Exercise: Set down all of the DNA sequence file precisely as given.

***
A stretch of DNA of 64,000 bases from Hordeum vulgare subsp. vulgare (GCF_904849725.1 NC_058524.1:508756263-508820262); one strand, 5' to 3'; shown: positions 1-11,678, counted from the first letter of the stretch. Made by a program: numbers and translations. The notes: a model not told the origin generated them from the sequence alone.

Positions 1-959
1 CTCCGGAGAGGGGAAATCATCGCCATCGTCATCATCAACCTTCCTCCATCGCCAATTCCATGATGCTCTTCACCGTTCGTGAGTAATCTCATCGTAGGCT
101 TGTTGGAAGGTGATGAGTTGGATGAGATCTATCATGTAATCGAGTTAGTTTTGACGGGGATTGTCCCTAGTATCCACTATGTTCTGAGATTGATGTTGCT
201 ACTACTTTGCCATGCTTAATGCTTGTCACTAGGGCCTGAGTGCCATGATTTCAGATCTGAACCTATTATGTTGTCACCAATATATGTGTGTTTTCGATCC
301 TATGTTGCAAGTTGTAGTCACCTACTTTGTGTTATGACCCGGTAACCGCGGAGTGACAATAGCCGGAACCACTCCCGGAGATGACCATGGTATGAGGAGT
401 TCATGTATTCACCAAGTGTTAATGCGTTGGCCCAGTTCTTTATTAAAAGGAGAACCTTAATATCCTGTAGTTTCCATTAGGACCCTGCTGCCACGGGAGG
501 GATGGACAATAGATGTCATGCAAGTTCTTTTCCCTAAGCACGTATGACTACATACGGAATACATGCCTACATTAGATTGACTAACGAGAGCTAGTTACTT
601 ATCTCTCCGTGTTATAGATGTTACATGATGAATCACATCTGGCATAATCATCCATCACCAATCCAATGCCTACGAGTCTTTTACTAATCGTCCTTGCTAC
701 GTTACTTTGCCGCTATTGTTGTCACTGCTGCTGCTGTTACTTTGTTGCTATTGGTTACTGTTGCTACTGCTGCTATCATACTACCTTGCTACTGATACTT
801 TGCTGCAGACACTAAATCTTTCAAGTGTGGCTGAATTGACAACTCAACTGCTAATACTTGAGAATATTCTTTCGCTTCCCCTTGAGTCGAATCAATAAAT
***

A stretch of DNA of 64,000 bases from Hordeum vulgare subsp. vulgare (GCF_904849725.1 NC_058524.1:508756263-508820262); one strand, 5' to 3'; shown: positions 1-11,678, counted from the first letter of the stretch. Made by a program: numbers and translations. The notes: a model not told the origin generated them from the sequence alone.

Positions 1-959
1 CTCCGGAGAGGGGAAATCATCGCCATCGTCATCATCAACCTTCCTCCATCGCCAATTCCATGATGCTCTTCACCGTTCGTGAGTAATCTCATCGTAGGCT
101 TGTTGGAAGGTGATGAGTTGGATGAGATCTATCATGTAATCGAGTTAGTTTTGACGGGGATTGTCCCTAGTATCCACTATGTTCTGAGATTGATGTTGCT
201 ACTACTTTGCCATGCTTAATGCTTGTCACTAGGGCCTGAGTGCCATGATTTCAGATCTGAACCTATTATGTTGTCACCAATATATGTGTGTTTTCGATCC
301 TATGTTGCAAGTTGTAGTCACCTACTTTGTGTTATGACCCGGTAACCGCGGAGTGACAATAGCCGGAACCACTCCCGGAGATGACCATGGTATGAGGAGT
401 TCATGTATTCACCAAGTGTTAATGCGTTGGCCCAGTTCTTTATTAAAAGGAGAACCTTAATATCCTGTAGTTTCCATTAGGACCCTGCTGCCACGGGAGG
501 GATGGACAATAGATGTCATGCAAGTTCTTTTCCCTAAGCACGTATGACTACATACGGAATACATGCCTACATTAGATTGACTAACGAGAGCTAGTTACTT
601 ATCTCTCCGTGTTATAGATGTTACATGATGAATCACATCTGGCATAATCATCCATCACCAATCCAATGCCTACGAGTCTTTTACTAATCGTCCTTGCTAC
701 GTTACTTTGCCGCTATTGTTGTCACTGCTGCTGCTGTTACTTTGTTGCTATTGGTTACTGTTGCTACTGCTGCTATCATACTACCTTGCTACTGATACTT
801 TGCTGCAGACACTAAATCTTTCAAGTGTGGCTGAATTGACAACTCAACTGCTAATACTTGAGAATATTCTTTCGCTTCCCCTTGAGTCGAATCAATAAAT